The relation between the generation probability and the destruction one in fiber and preform can be evaluated in different ways. In details, it is possible to use the Eq. (5-8), the fits of the data, the square root of the GLPC ratio and the ratio between the concentrations of induced Ge(1) or Ge(2) up to the dose of 2 kGy. In fact, basing on Eq. (4), we note that for low doses (), when the concentrations grow linearly the Ge(1) and the Ge(2) concentrations depend linearly also on the Ge content, the GLPC concentration and the generation probability. In this latter case, the ratio between the concentrations induced in fiber FGe and preform PGe is equal to the ratio (GLPCf × cf)/(GLPCp × cp) and its experimental value is about 8. This value is compatible with the ratio between the GLPC concentrations in fiber and preform (~6) evidencing the important role played by the GLPC in the radiation response. In fact, in this case we find cf~1.3 cp. For the relation between the generation probabilities in fiber and preform, similar results are obtained solving the Eq. (5) and 6, or using Eq. (7) and 8. In these cases we also obtain information regarding the destruction probabilities. Using all these ways we find that cf~1.3 cp and bf ~2.0 bp with an error of about 50%.
Finally, we underline that the Ge(1) and Ge(2) linear dependence on Ge, GLPC concentrations and generation probability is valid also for the photo-process: Ge + GLPC→ Ge(1) + Ge(2) that is neglecting the back-conversion process.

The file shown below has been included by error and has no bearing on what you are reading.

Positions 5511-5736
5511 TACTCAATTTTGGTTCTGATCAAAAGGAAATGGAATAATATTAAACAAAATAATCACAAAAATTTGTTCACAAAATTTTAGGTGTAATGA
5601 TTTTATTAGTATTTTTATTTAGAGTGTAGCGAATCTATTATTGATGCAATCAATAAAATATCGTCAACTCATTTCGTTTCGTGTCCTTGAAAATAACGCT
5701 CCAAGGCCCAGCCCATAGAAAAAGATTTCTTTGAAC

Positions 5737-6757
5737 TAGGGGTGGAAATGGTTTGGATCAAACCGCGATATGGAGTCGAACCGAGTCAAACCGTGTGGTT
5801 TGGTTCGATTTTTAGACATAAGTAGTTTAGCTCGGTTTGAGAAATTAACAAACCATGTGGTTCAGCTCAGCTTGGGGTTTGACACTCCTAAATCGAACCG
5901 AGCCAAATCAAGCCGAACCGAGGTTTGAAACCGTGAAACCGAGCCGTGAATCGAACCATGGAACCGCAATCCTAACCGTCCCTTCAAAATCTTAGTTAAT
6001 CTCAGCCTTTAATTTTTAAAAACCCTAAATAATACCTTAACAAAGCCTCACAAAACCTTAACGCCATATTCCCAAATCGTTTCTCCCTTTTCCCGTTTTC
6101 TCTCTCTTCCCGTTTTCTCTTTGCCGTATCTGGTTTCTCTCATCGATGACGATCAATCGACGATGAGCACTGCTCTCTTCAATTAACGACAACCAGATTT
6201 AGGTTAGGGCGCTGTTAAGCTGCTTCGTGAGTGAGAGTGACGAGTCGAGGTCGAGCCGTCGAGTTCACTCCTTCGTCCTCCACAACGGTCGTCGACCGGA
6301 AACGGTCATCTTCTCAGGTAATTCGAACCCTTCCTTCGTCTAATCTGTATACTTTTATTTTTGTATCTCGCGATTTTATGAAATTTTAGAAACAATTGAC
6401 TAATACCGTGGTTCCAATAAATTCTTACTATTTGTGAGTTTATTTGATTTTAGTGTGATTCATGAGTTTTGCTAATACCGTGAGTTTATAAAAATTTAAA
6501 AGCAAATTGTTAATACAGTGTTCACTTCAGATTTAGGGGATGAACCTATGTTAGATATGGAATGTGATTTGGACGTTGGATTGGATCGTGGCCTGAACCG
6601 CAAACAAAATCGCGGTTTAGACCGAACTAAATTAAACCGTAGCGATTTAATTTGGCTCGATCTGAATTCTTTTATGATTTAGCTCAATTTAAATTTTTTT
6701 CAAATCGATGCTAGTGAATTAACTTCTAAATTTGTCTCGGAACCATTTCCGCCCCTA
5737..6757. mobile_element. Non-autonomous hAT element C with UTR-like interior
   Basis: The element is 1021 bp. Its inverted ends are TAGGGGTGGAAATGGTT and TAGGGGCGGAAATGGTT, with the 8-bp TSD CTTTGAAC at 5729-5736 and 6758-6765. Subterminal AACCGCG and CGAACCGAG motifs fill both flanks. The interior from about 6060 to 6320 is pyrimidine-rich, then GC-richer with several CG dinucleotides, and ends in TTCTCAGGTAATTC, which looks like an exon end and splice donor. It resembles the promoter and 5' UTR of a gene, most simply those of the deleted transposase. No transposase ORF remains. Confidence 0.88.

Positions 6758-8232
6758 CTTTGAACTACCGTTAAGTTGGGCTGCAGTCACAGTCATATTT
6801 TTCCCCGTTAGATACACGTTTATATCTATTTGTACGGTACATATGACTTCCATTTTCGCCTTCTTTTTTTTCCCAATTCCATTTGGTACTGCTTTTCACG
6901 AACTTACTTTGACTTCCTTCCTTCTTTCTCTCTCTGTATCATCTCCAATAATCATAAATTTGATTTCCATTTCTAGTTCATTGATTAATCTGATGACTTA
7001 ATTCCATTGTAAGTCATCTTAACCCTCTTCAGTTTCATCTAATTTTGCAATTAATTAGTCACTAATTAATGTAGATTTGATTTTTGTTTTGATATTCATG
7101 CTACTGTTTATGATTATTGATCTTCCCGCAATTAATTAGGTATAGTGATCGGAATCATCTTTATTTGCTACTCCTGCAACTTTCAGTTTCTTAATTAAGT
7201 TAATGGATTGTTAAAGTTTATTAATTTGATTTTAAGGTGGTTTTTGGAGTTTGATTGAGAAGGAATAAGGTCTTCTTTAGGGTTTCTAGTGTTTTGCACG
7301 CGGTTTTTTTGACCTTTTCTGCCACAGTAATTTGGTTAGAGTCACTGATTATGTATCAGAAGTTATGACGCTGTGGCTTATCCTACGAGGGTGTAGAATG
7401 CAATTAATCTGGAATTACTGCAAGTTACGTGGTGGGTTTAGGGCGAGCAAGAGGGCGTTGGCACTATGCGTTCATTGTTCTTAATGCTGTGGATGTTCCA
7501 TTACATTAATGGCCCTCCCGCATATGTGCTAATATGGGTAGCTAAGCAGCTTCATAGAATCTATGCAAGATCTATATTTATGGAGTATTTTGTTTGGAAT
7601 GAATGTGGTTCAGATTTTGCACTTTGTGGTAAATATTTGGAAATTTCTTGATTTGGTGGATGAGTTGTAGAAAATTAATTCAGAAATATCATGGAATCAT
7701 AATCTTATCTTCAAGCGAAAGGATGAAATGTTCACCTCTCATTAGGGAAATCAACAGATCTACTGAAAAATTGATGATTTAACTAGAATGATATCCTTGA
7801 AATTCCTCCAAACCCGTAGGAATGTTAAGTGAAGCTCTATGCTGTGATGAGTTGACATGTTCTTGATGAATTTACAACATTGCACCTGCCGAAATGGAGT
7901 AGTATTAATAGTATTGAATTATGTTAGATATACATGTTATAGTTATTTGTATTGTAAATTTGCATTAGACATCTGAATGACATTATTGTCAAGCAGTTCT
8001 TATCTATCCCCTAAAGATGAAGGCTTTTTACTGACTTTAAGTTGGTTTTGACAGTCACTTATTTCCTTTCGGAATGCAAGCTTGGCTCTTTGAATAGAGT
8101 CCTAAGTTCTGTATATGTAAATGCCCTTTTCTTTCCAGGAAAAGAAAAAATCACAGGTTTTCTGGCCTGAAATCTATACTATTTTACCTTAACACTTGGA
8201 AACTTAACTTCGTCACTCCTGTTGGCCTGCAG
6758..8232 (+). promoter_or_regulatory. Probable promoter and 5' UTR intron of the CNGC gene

As anticipated we can also consider another model in which the Ge(1) and Ge(2) kinetics are not related. In this case, we start from the experimental evidence that for both types of defects it is possible to individuate a saturation value. Applying to the GLPC(x) and Ge(x) the same considerations above reported, for this second model we can write the following equations in which a generation channel and a destruction one are considered:
Using these equations and fitting the Ge(1) data with the law sat × (1-exp(-Dsat × x)) we obtain that the sat values are of (6.3 ± 1.6) × 1017 defects/cm3 and (3.2 ± 1.1) × 1017 defects/cm3 for FGe and PGe, respectively, whereas the Dsat values are (2.0 ± 0.5) × 10−1 kGy−1 and (0.40 ± 0.14) × 10−1 kGy−1. Similarly for the Ge(2) we obtain (8.7 ± 2.2) × 1017 defects/cm3 and (5.0 ± 1.7) × 1017 defects/cm3 for the sat values of fiber FGe and preform PGe, respectively, and (1.4 ± 0.4) × 10−1 kGy−1 and (0.4 ± 0.14) × 10−1 kGy−1 for the Dsat values.